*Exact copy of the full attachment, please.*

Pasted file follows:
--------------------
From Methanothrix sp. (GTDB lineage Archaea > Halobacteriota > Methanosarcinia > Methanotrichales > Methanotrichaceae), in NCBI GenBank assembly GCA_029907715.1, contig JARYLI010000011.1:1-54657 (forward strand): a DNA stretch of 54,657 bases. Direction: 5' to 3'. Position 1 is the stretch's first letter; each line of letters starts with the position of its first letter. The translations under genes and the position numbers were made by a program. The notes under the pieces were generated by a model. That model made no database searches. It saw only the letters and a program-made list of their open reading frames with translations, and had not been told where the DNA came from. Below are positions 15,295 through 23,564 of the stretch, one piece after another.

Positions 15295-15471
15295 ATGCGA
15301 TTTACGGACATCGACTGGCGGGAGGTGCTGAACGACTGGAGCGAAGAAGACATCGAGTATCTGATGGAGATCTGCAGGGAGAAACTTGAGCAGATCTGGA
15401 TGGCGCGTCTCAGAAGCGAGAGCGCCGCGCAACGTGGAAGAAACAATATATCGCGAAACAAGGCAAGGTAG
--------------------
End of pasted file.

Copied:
From Methanothrix sp. (GTDB lineage Archaea > Halobacteriota > Methanosarcinia > Methanotrichales > Methanotrichaceae), in NCBI GenBank assembly GCA_029907715.1, contig JARYLI010000011.1:1-54657 (forward strand): a DNA stretch of 54,657 bases. Direction: 5' to 3'. Position 1 is the stretch's first letter; each line of letters starts with the position of its first letter. The translations under genes and the position numbers were made by a program. The notes under the pieces were generated by a model. That model made no database searches. It saw only the letters and a program-made list of their open reading frames with translations, and had not been told where the DNA came from. Below are positions 15,295 through 23,564 of the stretch, one piece after another.

Positions 15295-15471
15295 ATGCGA
15301 TTTACGGACATCGACTGGCGGGAGGTGCTGAACGACTGGAGCGAAGAAGACATCGAGTATCTGATGGAGATCTGCAGGGAGAAACTTGAGCAGATCTGGA
15401 TGGCGCGTCTCAGAAGCGAGAGCGCCGCGCAACGTGGAAGAAACAATATATCGCGAAACAAGGCAAGGTAG